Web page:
Fletcher and Ringo
It is a wonderful feeling when an assistance dog graduates. All the volunteers, foster parents, and everyone at Dogs with Wings who helped raise that perfect dog celebrate the fact that someone will reap the benefits for many years to come. A child or adult, their family, their community, their school, or their workplace. It is an even greater joy when very special dogs are placed where they will literally help thousands of individuals and families in their communities.
Dogs with Wings had the great privilege of placing two of these special dogs last month. DWW Fletcher was placed with Zebra Child Protection Centre in Edmonton and DWW Ringo went to Chinook Arch Victim Service Unit in Olds.
The roles of Fletcher and Ringo are very different from the average assistance dog. Although they each have a primary handler to live with who takes care of all their needs, they have the ability to create instant bonds with many diverse people over the course of a day. Most of the clients they will support are children who have suffered an emotional or perhaps even a physical trauma.
These fragile little souls will be introduced to the dogs as part of the process preparing them to give statements to police or RCMP, discuss their case with crown lawyers, or even to testify before a judge. The Criminal Code does allow a witness to bring a support person into court, but there is usually a stipulation in place preventing physical contact between them. As support dogs, Fletcher and Ringo can be petted, hugged, or simply sit with their head on a child’s foot during testimony, providing the comforting contact children need. In some cases handlers can arrange for the dog to be sitting in front of the child so they can have that sympathetic eye contact which will help them tell their story to the dog. This not only helps dispel some of the anxiety, but is a proven coping tool while sharing their very difficult stories.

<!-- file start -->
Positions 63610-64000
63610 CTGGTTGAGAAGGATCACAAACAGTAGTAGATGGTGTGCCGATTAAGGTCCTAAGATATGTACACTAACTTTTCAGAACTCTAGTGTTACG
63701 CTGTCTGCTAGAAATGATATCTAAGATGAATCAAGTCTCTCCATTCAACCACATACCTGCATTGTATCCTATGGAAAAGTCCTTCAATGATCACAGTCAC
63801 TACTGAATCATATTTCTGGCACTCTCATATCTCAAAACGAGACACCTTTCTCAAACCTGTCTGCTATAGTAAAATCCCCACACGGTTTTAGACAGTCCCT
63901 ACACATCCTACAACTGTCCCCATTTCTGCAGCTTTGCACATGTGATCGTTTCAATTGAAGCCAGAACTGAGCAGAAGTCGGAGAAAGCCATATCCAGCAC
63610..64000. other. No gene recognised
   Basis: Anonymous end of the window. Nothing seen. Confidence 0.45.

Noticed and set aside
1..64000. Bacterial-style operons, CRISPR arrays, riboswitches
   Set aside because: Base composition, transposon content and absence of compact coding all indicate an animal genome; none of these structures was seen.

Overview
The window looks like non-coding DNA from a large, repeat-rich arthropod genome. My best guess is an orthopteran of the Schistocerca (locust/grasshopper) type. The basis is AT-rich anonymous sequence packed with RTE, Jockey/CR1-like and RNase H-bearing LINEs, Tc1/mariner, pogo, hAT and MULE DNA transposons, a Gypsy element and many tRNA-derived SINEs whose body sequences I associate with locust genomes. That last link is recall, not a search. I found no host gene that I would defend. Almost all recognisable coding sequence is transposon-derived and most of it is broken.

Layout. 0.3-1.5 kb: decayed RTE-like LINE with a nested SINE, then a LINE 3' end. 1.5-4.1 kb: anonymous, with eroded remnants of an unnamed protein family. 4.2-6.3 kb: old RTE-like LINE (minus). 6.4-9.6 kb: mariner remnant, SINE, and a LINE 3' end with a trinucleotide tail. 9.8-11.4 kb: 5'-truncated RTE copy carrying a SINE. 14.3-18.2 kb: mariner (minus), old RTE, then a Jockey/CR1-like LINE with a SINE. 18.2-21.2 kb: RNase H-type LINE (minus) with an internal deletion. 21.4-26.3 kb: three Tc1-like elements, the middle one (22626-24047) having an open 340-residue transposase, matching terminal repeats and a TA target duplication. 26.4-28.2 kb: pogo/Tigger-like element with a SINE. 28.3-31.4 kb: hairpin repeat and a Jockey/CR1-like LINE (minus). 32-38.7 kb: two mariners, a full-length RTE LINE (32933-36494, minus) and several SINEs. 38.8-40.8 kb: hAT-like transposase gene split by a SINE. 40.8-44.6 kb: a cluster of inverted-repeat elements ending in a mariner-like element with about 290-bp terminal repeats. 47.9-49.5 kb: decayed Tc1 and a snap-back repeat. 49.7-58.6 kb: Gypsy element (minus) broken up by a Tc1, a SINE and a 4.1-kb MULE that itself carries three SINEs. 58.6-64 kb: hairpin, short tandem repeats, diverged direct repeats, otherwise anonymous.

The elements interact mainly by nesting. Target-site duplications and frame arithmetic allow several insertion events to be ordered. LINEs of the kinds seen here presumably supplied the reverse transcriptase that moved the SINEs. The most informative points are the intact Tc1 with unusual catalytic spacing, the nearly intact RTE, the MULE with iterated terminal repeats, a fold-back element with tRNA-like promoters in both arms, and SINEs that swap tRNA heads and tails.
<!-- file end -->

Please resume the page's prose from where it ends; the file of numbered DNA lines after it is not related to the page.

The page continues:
In April of 2013, DWW Lucy joined Camrose & District Victim Services Unit. Lucy and her handler, Michelle Hauser, have kept busy travelling around central Alberta supporting children and families. The mother of a young girl required to testify in a Didsbury courtroom had this to say:
The morning as we arrived at court (daughter) tried to disappear into another world by playing video games. However, that disappeared quickly when Lucy entered the room. (Daughter)’s eyes lit up and she asked if she could feed her. For the next few minutes she began to learn to train Lucy, a skill that would no doubt build her confidence as she entered court. She walked the dog and taught it to obey her commands. Giving her control of the situation and the dog’s wellbeing even straightened up her composure. During each break during court (daughter) didn’t sit down too often, but instead walked the dog back in forth in the hallways. All trauma specialists know that if you can keep moving during stressful events like appearing in court, rather than freezing in your chair, it is much better for your brain and body. (Daughter) didn’t cry once during court and her voice was strong. I believe Lucy helped in that process.
With DWW Fletcher and DWW Ringo on duty, this success story will repeat time and time again. In fact it has already started. Fletcher and his handler, Sarah Doolittle, finished team training on Friday and escorted a child into an Edmonton courtroom on Monday morning like he had been born for the job. Oh, that’s right. He was.